Subang was an ugly duckling, such an awkward little creature. Unlike the ugly duckling in the original tale, Subang was a real duckling that could grow into a healthy honest duck. But then its owner, Maha, decided that the process of growing up took too long a time, and that it had to be big and beautiful right now. Besides, since the bloke next door had a swan, Subang had to be a swan. So he lifted the duckling out into an adjacent freshly dug pond and stuck fancy white feathers onto it. Presto! He had a swan in record time. The “swan”, now taught to respond to the elegant name Klia, looked impressive, except it still sounded too much like the duckling and swam a little funny (“Is THAT really a swan?”asked the fishes, after they had been transferred to the new pond). It was lovely to watch at first, and even the neighbour took notice, but the novelty wore off after a while. Now it was just that thing in the adjacent pond.
to be continued...


...and soon after, the airlines left, one by one. The government hollered, “No more landing charges!” The government hollered, “We’ll even sponsor part of your advertising!” The exhortations echoed across the empty tarmac. A handful of newcomers tread forward and were embraced with fanfare. Meanwhile, the big old guys cast a glance, blinked, and then went back to their coffee.
*****************************

End of Part I
JetE is offline  
Old Feb 10, 04, 4:21 pm
  #2  
 
Join Date: Oct 2002
Location: Chantilly VA
Programs: HH Diamond,NW Silver Elite, UA Premier, Starwood Gold, Avis First
Posts: 154
JetE

Very good report. Attention to detail

Arriving in KUL KLIA back in Jan 2003, I wasted a good hour because my ATM Card would not work in the lone ATM in the arrival area. There was a long line at the currency exchange in the departure area. I will not make the mistake again of landing in a foreign airport with no local currency on me

Did you try the KL Express. I was impressed. I would rate it as good as the HK Airport Express. I think the KL Expres has lesser frequency though

The lounge facility of Malaysian Airlines was very good.

Looking forward to the rest of the Trip report

hsubbu is offline  
Old Feb 11, 04, 8:05 am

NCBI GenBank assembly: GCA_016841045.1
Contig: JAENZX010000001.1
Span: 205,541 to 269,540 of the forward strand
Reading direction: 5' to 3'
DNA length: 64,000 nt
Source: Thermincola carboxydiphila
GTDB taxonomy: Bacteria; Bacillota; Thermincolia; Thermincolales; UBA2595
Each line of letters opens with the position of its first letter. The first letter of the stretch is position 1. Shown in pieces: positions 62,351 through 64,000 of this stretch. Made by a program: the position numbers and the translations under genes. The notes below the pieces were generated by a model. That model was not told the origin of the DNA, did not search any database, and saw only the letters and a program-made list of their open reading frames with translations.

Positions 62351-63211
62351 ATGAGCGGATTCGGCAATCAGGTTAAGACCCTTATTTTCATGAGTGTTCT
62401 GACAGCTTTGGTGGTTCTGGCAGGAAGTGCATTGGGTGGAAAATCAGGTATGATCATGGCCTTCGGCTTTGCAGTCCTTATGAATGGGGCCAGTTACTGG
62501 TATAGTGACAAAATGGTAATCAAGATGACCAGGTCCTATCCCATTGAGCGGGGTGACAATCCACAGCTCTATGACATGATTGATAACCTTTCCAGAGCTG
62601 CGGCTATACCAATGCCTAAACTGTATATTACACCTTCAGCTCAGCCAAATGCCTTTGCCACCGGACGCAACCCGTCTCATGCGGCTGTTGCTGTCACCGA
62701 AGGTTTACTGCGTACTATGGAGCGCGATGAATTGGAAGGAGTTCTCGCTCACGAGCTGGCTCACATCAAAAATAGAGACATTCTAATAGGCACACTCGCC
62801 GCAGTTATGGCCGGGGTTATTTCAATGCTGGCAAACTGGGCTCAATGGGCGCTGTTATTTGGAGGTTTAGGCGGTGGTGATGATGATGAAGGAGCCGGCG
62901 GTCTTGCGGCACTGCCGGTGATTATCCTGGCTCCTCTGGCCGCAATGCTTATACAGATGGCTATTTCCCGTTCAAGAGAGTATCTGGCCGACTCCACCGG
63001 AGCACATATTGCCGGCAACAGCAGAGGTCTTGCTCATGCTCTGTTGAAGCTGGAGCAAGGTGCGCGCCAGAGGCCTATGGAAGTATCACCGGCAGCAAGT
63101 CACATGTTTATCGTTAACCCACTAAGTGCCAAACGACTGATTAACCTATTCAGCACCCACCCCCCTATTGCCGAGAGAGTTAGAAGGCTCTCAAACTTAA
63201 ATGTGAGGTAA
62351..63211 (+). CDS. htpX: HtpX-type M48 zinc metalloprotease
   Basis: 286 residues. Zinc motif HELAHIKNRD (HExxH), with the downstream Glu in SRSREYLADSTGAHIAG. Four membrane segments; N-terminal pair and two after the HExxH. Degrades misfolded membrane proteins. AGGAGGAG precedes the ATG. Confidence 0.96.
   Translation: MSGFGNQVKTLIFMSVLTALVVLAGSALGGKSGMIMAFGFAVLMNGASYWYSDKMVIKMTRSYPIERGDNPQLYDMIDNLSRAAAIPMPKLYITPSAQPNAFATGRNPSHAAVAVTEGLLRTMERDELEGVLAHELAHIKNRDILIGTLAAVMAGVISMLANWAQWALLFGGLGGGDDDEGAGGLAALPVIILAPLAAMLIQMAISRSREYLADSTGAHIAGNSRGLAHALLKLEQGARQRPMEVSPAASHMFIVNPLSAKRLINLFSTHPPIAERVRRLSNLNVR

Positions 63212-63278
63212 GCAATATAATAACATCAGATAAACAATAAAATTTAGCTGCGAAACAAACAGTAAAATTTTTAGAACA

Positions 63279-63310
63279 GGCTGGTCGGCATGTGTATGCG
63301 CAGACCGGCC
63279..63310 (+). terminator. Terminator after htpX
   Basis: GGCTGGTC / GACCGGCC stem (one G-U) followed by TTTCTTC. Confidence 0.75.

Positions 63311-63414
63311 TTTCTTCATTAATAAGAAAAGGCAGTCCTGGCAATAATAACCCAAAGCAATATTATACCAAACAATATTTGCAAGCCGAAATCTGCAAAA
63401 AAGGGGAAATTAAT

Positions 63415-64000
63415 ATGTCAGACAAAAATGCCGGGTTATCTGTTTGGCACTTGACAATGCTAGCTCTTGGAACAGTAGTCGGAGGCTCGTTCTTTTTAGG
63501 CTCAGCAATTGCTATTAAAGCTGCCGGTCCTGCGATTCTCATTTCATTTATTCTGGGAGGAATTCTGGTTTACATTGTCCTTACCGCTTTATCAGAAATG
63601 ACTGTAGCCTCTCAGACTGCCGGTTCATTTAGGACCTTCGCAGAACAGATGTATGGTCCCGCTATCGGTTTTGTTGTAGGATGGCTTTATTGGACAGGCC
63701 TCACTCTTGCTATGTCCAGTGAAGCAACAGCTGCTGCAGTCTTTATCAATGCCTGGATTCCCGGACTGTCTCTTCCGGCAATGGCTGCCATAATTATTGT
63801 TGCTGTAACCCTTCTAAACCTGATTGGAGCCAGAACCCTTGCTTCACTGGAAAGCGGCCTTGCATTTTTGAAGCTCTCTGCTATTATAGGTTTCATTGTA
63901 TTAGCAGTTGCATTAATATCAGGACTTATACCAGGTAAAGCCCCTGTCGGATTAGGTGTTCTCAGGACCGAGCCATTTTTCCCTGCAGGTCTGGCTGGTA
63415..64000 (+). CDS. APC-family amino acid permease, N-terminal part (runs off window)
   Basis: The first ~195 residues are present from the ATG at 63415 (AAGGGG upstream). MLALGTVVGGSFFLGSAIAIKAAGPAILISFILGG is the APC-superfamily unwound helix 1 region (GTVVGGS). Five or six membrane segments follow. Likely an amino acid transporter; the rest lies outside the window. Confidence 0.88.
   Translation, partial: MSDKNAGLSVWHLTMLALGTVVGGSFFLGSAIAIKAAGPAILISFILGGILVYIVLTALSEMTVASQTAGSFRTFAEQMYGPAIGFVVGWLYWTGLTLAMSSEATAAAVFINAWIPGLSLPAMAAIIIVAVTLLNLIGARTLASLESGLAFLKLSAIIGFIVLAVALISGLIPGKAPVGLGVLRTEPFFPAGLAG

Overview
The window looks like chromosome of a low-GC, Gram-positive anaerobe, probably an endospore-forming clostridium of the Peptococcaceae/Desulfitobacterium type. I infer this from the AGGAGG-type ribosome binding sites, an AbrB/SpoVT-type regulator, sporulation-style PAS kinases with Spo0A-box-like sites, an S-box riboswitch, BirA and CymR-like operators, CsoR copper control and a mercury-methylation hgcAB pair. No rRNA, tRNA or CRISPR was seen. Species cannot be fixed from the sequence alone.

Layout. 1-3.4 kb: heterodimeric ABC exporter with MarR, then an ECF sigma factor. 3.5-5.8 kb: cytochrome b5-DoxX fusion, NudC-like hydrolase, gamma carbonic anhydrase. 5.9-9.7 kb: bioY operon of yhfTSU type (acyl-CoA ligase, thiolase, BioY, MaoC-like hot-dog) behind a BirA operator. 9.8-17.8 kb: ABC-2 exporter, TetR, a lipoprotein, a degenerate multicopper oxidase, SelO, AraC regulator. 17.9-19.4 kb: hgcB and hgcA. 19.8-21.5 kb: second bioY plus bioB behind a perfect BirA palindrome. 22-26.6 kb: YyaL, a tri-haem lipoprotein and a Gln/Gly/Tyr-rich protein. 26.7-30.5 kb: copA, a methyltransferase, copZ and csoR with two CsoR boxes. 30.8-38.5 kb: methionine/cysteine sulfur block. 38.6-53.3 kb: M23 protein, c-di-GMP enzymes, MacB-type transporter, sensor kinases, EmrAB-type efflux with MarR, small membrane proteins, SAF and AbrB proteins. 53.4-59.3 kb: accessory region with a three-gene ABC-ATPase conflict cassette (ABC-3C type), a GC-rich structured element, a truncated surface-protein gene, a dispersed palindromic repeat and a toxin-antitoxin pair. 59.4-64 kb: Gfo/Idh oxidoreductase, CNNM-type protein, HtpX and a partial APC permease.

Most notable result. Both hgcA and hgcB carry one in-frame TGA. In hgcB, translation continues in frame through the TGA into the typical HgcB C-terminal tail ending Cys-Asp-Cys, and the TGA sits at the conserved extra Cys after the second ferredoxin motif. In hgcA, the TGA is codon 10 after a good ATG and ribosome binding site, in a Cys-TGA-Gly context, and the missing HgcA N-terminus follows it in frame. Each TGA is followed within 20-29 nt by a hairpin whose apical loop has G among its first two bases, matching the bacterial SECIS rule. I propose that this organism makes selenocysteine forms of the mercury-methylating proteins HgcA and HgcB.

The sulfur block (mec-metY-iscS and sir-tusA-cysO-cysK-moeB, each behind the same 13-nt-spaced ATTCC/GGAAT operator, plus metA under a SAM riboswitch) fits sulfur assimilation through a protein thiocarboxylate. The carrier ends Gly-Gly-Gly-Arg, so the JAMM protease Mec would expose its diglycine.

#3  
Original Poster
 
Join Date: Sep 2001
Location: SIN
Programs: DL,UA,SQ,CX
Posts: 154
The pictures:

http://photos.yahoo.com/jetter1177

Folders
- SAS-SK973
- Datai-Exterior
- Datai-Interior

Enjoy!
JetE is offline  
Old Feb 11, 04, 8:26 am
  #4  
Original Poster
 
Join Date: Sep 2001
Location: SIN
Programs: DL,UA,SQ,CX
Posts: 154
<font face="Verdana, Arial, Helvetica, sans-serif" size="2">Originally posted by hsubbu:
will not make the mistake again of landing in a foreign airport with no local currency on me

Did you try the KL Express. I was impressed. I would rate it as good as the HK Airport Express. I think the KL Expres has lesser frequency though

The lounge facility of Malaysian Airlines was very good.

Looking forward to the rest of the Trip report
</font>
Thank you for your comments.

My mistake this time was that I forgot to bring coins for making phone calls. I did not get the phonecard and they would give me change only if I bought something ("the cash till is locked" the girl said). I (for all my stubbornness) finally gave in and bought breath mints to break my RM10 at the KL Sentral 7-Eleven. I still haven't opened those breath mints.

Yes, I have taken the ERL. It has proven to be reliable and pleasant. Nevertheless, I felt that the HKIA express was a little better thought-out, e.g. baggage racks closer to the entrance, the interactive PTVs contained useful info about connecting buses/MTRs besides advertising.

I've heard good things about the Golden Lounge; never been inside. I fly in the back. I believe AH-64 (?) has some good pics in his RTW-westbound trip report. I'm going to check them out now, didn't have time before.

BTW, Kuala Lumpur is my hometown, although I'm rarely there nowadays. One day, I might even have to come (red-faced) to Flyertalk for advice on the city.

Cheers.
JetE is offline  
Old Feb 11, 04, 8:33 am
  #5  
Original Poster
 
Join Date: Sep 2001
Location: SIN
Programs: DL,UA,SQ,CX
Posts: 154
Part II:
First experience on AirAsia + first part of the report on the Datai, Langkawi
The hotel website:
http://www.ghmhotels.com/thedatai/index.asp

Sometimes, the rambutans…

Ever since I came to know about the five-star Datai resort in Langkawi, I searched architecture and design coffee table books for pictures of this creation that integrated nature and architecture. It was the stuff of dreams. I am far from having made it in the world and as such had not imagined that I would be welcomed at hotels of such pedigree; at least, not this soon.

My late grandfather used to have rambutan trees in his garden. These trees were rather tall and the adults had cutters bound to the tips of poles that they used to harvest. As kids we generally had no hope of reaching the fresh red hairy fruits up there and had to wait. However, sometimes, the rambutans dangled just out of reach courtesy of a half-fallen branch. Sometimes, all we had to do was leap.